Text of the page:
The term "user interface, " as used herein, refers to an interface between a human user or operator and one or more devices, which enables communication between a user and the device (s). Examples of user interfaces that may be utilized in various implementations of the present invention include but are not limited to switches, potentiometers, buttons, dials, sliders, mice, keyboards, keypads, various types of game controllers (e.g., joysticks) But are not limited to, various types of graphical user interfaces (GUIs), touch screens, microphones, and other types of sensors capable of receiving and responding to some form of stimulus generated by a person.

It is to be understood that all combinations of the above concepts and additional concepts, which are described in greater detail below, are considered to be part of the invention disclosed herein (unless such concepts are mutually exclusive). In particular, all combinations of the claimed invention appearing at the end of this specification are considered to be part of the invention disclosed herein. It should also be understood that the terms explicitly used herein, which may appear in any of the disclosures contained in the references, are to be accorded the best meaning consistent with the specific concepts disclosed herein.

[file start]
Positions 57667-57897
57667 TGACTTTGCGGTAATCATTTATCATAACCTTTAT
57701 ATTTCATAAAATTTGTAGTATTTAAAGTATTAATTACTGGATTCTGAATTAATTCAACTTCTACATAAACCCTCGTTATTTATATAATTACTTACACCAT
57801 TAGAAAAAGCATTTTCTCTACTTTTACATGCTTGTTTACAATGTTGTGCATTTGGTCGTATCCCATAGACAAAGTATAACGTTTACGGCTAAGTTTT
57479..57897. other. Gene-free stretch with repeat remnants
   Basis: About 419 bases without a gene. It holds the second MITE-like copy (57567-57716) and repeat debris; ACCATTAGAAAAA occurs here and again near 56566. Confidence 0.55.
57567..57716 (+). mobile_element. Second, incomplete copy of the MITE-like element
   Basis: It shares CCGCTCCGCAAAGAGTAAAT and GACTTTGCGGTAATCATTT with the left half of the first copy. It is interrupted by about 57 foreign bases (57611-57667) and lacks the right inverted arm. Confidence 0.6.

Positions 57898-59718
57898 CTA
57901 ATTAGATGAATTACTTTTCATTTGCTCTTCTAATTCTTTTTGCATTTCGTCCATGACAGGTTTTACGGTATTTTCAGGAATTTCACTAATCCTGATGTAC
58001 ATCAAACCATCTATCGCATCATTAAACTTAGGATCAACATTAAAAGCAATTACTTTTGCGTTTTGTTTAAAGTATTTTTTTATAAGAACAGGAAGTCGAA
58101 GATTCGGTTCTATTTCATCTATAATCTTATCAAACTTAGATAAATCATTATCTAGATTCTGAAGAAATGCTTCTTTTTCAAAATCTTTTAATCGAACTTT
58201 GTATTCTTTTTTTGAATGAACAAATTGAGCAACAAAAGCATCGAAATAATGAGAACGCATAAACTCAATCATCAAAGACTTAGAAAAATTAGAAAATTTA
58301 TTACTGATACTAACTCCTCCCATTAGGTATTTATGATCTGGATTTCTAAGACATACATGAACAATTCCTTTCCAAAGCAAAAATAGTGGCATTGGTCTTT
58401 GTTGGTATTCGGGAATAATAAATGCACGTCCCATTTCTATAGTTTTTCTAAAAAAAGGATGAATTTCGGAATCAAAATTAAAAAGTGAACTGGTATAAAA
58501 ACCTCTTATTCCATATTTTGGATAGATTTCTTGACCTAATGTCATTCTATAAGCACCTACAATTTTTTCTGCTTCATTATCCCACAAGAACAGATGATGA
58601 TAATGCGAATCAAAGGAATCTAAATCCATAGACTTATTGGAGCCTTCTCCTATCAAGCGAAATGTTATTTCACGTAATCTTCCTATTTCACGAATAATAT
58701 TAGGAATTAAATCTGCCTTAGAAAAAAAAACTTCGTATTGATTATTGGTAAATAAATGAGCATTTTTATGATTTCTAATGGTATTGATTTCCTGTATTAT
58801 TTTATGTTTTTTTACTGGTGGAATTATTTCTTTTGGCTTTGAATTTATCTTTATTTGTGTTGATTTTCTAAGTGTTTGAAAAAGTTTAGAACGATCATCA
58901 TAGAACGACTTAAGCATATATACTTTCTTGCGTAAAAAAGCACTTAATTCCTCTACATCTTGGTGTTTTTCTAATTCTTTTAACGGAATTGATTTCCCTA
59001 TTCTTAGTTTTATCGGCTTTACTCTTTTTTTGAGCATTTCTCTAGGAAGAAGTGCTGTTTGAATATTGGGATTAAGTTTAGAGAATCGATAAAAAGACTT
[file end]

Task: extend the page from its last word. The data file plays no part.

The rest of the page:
<Related patents and patent applications>

The following patents and patent applications relating to the present invention, and any inventive concepts contained therein, are incorporated herein by reference.

U.S. Patent No. 6,016,038 entitled " Multicolored LED Lighting Method and Apparatus "issued January 18, 2000;

U.S. Patent No. 6,211,626 entitled "Illumination Components" issued April 3, 2001;